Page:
Why Unions are Good for America

February 23, 2011

The Midwest is rife with labor protests right now as various Republican-dominated state legislatures try to take power away from unions. They are doing this, they say, for the Good of the People. Taking power from unions will balance budgets. Attract industry. We will live in a better place if we can just get rid of those awful unions.

Horseshit.

I am a proud union member, and I don’t understand why so many people have come to view unions with such disdain. That isn’t to say I don’t understand what Republican politicians have against them (we’ll get to that), but I don’t understand why the average working person has a problem with them.

If you are reading this, you probably know that before unions, work was dismal for the average American. Your employer, in general, did not care about you. You were paid as little as they could pay you and still have enough people to do the work. Safety was a non-concern. You were a cog. You were meat. You were disposable.

“So what?” you say (at least, if your are a Republican, this is probably what you say). This is America. Anyone can rise to the top. You just have to be willing to work for it.

I say again: Horseshit.

Certainly, it is conceivable that anyone can rise to a place of power with enough effort and enough luck (let us not forget luck, too many people fall into the trap of believing they deserve their luck). But everyone can’t. You can’t have a nation of CEOs and professional athletes. The world doesn’t work that way. Someone has to sell shoes and build roads and teach children. Someone has to do the things that actually allow us to exist as a society. This is why unions are good for the country.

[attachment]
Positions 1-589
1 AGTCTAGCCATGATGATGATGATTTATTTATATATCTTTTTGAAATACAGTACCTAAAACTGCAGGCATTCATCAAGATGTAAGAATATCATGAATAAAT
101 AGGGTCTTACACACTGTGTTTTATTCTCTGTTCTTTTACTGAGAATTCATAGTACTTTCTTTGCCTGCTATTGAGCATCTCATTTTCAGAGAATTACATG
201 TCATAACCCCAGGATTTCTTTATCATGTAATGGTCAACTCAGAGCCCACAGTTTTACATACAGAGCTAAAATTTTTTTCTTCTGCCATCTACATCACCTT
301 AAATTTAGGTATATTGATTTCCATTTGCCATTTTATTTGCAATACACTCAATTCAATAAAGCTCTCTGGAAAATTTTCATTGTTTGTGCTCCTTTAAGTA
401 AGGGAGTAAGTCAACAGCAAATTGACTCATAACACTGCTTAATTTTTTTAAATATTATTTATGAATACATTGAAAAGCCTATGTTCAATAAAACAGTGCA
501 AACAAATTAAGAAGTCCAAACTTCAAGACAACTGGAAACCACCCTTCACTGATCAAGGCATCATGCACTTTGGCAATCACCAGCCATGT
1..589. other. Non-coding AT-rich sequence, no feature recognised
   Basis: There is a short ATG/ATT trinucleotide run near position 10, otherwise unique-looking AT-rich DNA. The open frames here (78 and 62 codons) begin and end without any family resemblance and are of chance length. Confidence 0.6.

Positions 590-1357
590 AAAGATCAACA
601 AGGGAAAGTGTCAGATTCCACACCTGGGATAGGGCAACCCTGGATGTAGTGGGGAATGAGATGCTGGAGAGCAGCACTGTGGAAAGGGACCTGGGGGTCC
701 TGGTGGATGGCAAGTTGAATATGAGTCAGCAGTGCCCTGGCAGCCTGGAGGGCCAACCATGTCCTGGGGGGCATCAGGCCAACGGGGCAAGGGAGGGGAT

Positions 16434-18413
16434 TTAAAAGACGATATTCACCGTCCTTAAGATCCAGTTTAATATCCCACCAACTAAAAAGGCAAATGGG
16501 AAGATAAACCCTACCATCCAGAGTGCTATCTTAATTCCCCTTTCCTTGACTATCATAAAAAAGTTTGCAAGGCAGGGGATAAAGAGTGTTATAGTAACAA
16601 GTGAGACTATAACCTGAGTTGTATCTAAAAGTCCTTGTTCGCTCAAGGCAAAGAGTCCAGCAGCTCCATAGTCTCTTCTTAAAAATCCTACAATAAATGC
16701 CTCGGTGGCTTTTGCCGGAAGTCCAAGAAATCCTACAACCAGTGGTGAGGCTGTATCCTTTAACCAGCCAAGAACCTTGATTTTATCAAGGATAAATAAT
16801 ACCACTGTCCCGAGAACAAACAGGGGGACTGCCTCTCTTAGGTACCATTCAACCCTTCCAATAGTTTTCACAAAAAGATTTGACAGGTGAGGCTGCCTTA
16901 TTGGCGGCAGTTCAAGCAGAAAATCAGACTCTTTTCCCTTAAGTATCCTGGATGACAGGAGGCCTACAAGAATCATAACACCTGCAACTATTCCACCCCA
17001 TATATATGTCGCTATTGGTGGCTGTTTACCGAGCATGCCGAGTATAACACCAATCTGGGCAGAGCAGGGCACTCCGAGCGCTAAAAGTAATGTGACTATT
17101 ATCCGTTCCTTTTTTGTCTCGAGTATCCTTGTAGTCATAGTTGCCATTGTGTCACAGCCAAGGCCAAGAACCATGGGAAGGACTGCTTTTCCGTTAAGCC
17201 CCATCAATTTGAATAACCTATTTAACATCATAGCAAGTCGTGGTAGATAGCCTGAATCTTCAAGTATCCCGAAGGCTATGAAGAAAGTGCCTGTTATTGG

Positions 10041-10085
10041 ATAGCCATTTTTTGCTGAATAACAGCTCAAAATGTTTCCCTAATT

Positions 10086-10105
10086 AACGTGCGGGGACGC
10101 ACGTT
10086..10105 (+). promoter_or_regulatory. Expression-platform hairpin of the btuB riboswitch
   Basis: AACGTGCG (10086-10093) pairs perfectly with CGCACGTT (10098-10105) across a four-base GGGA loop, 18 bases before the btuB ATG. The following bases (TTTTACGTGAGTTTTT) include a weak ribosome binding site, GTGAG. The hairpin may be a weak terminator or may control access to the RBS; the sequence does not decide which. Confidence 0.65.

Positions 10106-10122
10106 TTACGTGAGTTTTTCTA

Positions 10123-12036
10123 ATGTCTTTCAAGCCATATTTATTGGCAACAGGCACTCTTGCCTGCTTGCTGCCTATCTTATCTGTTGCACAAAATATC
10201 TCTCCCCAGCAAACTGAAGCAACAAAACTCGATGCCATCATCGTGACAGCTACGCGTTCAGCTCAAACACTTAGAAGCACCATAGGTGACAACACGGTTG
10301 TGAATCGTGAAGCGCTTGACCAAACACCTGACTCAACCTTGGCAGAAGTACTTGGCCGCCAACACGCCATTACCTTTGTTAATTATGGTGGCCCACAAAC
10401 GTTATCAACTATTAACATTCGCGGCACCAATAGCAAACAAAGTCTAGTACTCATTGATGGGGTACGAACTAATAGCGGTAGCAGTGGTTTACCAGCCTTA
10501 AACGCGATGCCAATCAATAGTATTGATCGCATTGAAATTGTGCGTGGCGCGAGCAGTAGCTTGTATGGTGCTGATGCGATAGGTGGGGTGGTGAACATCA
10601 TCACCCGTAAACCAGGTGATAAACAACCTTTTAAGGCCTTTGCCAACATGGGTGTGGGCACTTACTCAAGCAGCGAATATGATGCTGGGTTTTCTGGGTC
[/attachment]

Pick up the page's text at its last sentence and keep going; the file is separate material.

Unions acknowledge that we are not all wealthy and powerful. That no matter what we do, we will never all be powerful and wealthy. But we are still human. We still have needs and dignity. If we band together we become powerful. We gain agency over our lives. Unions allow us to do this.

I don’t know if you are part of a union or not, but if you’re not, think about it for a minute.

Right now, your boss can fire you because he or she doesn’t like your shoes or your politics or because you drink Pepsi instead of Coke or for no reason at all. You could be the best worker at your job, but if the boss decides to fire you, there’s nothing you can do. Does this seem fair?

Right now, your company can tell you in the same presentation that the company had record profits this year, but that there is no money for raises or bonuses (I lived that one once upon a time). Does this seem fair?

You are still meat.

If you have any doubt about how much top level executives value you, go look at the labor they use overseas. Go look at how children are enslaved so products can be a few cents cheaper in America. The only difference between you and those children is luck. You were born in a country where, thanks largely to unions, there are laws that prevent companies from abusing there employees in quite such an egregious way.